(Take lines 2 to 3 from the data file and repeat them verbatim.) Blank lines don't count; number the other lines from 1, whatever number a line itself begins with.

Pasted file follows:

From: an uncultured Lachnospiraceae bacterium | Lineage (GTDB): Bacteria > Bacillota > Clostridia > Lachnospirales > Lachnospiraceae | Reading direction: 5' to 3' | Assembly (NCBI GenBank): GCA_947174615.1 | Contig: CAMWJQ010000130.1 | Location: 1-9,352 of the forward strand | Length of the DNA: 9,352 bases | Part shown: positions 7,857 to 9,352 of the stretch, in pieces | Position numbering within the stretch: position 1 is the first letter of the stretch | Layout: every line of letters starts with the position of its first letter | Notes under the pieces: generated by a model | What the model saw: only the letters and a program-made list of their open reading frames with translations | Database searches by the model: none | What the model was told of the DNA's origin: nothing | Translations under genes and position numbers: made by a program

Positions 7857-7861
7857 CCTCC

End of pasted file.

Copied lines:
Positions 7857-7861
7857 CCTCC